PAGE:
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Wednesday, April 8, 2015

North Ave

Fresh starts start on foggy days, maybe.
Or in the office of a soft-spoken man
whose hand shakes as he draws circles on a map.
There's anticipation in the mundane drive
back and forth on North Avenue.
The starts and stalls of midday traffic
mimic the rhythmic bipolarity of your moods:
when all the lights are green you're flying high,
slow turns and sluggish garbage trucks remind you of your humanness.
You circle the block in confidence
before admitting defeat in the guise of a parking garage;
when you leave again you go right, then left,
then take a different road home,
for now.

Monday, April 6, 2015

Work in Progress II

I like to start my mornings with a strong dose of rejection.
It keeps me grounded.
Then, if I can sit with it for a few hours,
watching rolling brown-yellow hills and still-dead trees turn
into squat office buildings and rows of crowded houses, even better.
It can slosh around in my gut with the morning’s coffee.
Together they can eat away at my stomach lining.
I’ll even let it occupy space in my head for a bit;
it likes to rearrange things up there and it always leaves a bit of a mess,
but it doesn’t stay long.
Before I know it, it’s hanging in a sulfurous cloud above me.
It will dissipate in a slight wind, but it clings to my shoulders as long as it can.
The one place I won’t allow it to go is my heart.
There’s no room for it there, and besides,

Saturday, April 4, 2015

Prospero's Children

Prospero's ChildrenProspero's Children by Jan Siegel
My rating: 1 of 5 stars

Sum it up in a sentence (or two): Fern and Will, two precocious teens, make some otherworldly discoveries while living at an inherited country home one summer. Mermaids/sea witches/Atlantis discoveries.

First thoughts: (spoilers) I realized pretty early that Fern was one of Prospero's Children, aka she has The Gift, but the story still dragged out each and every new idea and discovery. I was drawn to the world initially, but my brain would get lost and start to wander as I read because of all the (unnecessary) details.

Favorite characters: (spoilers) I liked Will more than Fern, which is maybe why I had all but quit reading by the time we actually get to Atlantis. Both of them are way more likable than any teenager should be.

Favorite quotes:
"Nothing in life is sure." Ragginbone, p152

"Wine is not for thirst." p295 (not sure of character...had started skimming/not paying full attention by this point and dialogue tags were not helpful)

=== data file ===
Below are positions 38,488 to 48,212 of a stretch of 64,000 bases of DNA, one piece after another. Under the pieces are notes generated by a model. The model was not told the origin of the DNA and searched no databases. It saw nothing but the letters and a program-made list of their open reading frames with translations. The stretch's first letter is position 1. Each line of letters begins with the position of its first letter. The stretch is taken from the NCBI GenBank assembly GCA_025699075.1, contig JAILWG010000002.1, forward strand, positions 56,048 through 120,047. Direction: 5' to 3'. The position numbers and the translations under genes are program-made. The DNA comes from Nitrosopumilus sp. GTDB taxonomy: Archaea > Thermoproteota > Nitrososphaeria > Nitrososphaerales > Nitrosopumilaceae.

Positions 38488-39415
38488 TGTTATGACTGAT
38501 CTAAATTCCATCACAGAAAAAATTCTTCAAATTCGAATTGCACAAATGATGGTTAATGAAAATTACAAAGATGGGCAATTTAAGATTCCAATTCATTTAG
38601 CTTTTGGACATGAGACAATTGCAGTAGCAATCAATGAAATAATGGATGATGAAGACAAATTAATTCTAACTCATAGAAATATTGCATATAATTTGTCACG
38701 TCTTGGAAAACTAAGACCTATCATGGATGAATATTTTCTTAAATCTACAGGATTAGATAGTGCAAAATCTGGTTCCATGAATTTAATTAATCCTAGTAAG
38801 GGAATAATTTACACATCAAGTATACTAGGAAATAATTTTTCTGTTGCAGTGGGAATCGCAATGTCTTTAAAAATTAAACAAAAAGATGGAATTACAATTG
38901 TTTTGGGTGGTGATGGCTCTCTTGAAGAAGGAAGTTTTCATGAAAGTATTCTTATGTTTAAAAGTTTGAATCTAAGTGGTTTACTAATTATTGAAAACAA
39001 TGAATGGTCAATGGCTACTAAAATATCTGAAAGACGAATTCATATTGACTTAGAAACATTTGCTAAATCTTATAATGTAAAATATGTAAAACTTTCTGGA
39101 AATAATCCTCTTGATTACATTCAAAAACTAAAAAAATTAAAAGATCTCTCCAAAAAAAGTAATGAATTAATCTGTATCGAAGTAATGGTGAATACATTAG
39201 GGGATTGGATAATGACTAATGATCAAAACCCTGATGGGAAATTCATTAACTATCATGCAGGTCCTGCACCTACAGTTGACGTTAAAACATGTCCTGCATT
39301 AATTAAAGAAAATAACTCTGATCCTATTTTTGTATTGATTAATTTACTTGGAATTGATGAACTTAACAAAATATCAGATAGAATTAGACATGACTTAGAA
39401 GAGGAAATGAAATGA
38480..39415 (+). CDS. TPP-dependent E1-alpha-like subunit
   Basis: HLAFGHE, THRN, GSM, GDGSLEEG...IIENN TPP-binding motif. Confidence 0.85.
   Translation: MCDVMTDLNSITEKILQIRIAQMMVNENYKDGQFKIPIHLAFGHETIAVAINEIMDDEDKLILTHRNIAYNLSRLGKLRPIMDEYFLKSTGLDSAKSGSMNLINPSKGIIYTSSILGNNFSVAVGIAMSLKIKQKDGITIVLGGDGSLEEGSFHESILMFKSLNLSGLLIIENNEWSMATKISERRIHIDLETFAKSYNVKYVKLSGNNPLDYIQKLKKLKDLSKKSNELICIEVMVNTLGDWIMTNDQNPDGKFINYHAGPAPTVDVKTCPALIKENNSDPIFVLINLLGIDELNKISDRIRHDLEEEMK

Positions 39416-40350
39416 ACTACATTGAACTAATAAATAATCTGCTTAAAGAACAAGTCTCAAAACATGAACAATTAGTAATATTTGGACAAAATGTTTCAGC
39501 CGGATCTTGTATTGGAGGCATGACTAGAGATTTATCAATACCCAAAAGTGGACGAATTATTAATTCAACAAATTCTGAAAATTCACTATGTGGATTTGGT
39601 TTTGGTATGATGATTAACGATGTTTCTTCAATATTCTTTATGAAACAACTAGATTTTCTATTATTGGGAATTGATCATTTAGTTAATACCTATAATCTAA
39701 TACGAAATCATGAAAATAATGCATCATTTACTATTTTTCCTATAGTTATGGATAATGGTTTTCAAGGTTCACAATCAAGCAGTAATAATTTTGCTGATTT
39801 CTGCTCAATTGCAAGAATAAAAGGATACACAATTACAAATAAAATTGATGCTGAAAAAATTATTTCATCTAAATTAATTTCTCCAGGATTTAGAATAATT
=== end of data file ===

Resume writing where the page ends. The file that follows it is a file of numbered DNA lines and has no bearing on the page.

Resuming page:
Final thoughts: I don't recommend this book unless you have a super fascination with Atlantis (I don't). This was one of those books that started out with promise, but didn't really hook me. A more invested reader might have let the page-long paragraphs slide, but they just annoyed me and took me out of the story even more. I couldn't stay focused and found myself skimming ahead to find action or dialogue. Overall, a bummer of a read.

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Friday, April 3, 2015

Friday Night Links 17

Instead of writing a poem tonight, here is a collection of all the poetry-related websites I'm excited to peruse throughout the month, plus a few fun articles I've already enjoyed:

Poetry Foundation: for poetry news, daily poems, and articles on all things poetry

april is: a poem a day in April

NaPoWriMo: official site for National Poetry Writing Month, also features daily poems by bloggers, a prompt, and poetry resources

Google Poetics: proof that poetry is everywhere, even in your search bar.

Elegy for a Dead World: a video game I'd actually be interested in?

Poems about Kanye West: because of course this is a thing.

Drink a Poem: poetry, like wine, is to be enjoyed.

Happy Poetry Month!

Thursday, April 2, 2015

Thoughts From a Bike

Thoughts from a bike at 6:00 am:
It's just you.
You and the unforgiving bike seat you should probably replace.
You and the seat and the wind at your face.
You, the seat, the wind, and the fleet of service trucks and street sweepers already starting their day.
You, the seat, the wind, the trucks, and now the rain beginning to fall in thick drops around you.
You. Seat. Wind. Trucks. Rain.
And then it's just you again,
riding east to meet the day.

Wednesday, April 1, 2015


They asked me the ways
I want to grow.
I responded:
“In the ways I’ve been growing
for several years:
authentically and all the time.”